Mollshoogte is a long gravel road pass located in the north-western corner of the KwaZulu-Natal province, close to Volksrust and Charlestown. It is in the centre of a trio of passes which traverse the escarpment in this area, the other two being Lang’s Nek to the west and Barrowfield Pass to the east. With a height gain of nearly 400 metres and a length of almost 7 kilometres, this a substantial pass, but the road surface is good and there are no particularly sharp corners. It should not present any problems, except perhaps during or after heavy rains. Another official pass called Mollsnek is located very close to the summit, but as this is on private land, we have elected not to document this pass on our website.
Mpate Heights is a minor tarred pass located on the R68, a shortcut road between the N11 and Dundee in northern KwaZulu-Natal, on the western side of the town. It is named after the mountain which dominates the skyline on its northern side, today called “Mpate”, although earlier maps and transcripts always spelled the name as “Mpati” or sometimes even as “Impati”, which translates as “the place of good waters”. There is only one shallow corner on the pass, which is 2.6 km long and which changes altitude by 139 metres. The road is in a good condition and can be traversed in any vehicle.
The Mpate Mountain looms above Dundee on the northern side of the town, and the pass is basically an access road to the host of telecommunication towers erected on its summit. Spectacular views over the town and the surrounding river valleys make this a very worthwhile traverse, as does the scenery all along the access route as the road winds its way up the side of the mountain. The gravelled section of the road is in a fairly good condition for the most part, and can be driven in any normal vehicle that has a reasonable ground clearance. This pass should be avoided in bad weather. It should not be confused with the nearby Mpate Heights Pass.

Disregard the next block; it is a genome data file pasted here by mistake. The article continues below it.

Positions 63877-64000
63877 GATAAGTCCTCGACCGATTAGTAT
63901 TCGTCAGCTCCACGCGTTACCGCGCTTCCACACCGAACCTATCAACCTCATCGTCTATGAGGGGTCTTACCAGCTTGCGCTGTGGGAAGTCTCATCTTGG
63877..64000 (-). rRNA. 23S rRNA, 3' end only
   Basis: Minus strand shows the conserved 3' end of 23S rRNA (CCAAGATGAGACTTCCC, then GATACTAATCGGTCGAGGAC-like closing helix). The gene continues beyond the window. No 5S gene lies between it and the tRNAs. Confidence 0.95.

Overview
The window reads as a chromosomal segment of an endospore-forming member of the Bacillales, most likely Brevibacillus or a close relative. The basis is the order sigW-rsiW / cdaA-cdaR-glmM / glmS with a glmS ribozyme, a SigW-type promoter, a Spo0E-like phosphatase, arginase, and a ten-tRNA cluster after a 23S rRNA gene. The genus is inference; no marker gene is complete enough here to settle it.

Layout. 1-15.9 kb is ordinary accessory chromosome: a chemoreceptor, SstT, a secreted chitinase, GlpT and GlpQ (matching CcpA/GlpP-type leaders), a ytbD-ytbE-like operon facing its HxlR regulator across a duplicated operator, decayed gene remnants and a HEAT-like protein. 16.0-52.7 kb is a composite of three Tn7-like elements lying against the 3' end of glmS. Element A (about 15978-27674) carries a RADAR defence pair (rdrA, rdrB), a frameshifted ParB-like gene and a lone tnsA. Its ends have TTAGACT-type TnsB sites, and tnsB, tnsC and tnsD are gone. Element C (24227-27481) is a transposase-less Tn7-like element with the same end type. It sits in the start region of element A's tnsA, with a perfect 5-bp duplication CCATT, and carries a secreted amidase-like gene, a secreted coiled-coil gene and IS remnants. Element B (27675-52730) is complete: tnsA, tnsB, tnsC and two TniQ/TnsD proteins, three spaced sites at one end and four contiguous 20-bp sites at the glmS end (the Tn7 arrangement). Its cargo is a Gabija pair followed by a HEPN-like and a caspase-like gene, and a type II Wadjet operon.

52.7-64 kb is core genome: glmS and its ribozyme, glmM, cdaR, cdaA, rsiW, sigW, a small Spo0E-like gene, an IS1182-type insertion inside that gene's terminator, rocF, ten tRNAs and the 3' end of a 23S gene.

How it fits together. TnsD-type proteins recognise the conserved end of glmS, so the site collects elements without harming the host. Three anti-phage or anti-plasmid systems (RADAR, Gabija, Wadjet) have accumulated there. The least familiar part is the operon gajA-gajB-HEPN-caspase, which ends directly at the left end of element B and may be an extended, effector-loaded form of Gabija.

This steep, gravel road pass lies between Newcastle in KZN and Memel in the Free State. The pass traverses a natural path up the Drakensberg and is located roughly 33 km west-south-west of Newcastle and 15 km north east of the Normandien Pass. It is OK to drive in a normal car subject to conditions being dry. Like most passes in this part of the Drakensberg, it is subject to heavy electrical storms in summer and snowfalls during winter. In such conditions a 4x4 vehicle is much safer.
Murray's Neck is a straightforward tarred pass rising 116m to a neck where fabulous views over the Pongola Nature Reserve can be enjoyed. The pass forms an integral part of the access road from the N2 to the SA/Swaziland border control point at Golela, where there is also a railway station. The road provides tourism access from the eastern end of the pass to some of KZN's finest game reserves. The pass has a steeper descent gradient, but in general this is an easy pass with a good safety record and comfortable gradients with gentle corners. It is suitable for all vehicles.
This substantial suburban pass is 5,2 km long and descends 435m producing an average gradient of 1:12 with the steepest parts registering in at 1:5. The road connects a wide range of suburbs, both residential and commercial with Inanda Dam and environs. Its located approximately 23 km north-west of the Durban. The pass offers some fabulous bends and even better views over the Inanda Dam.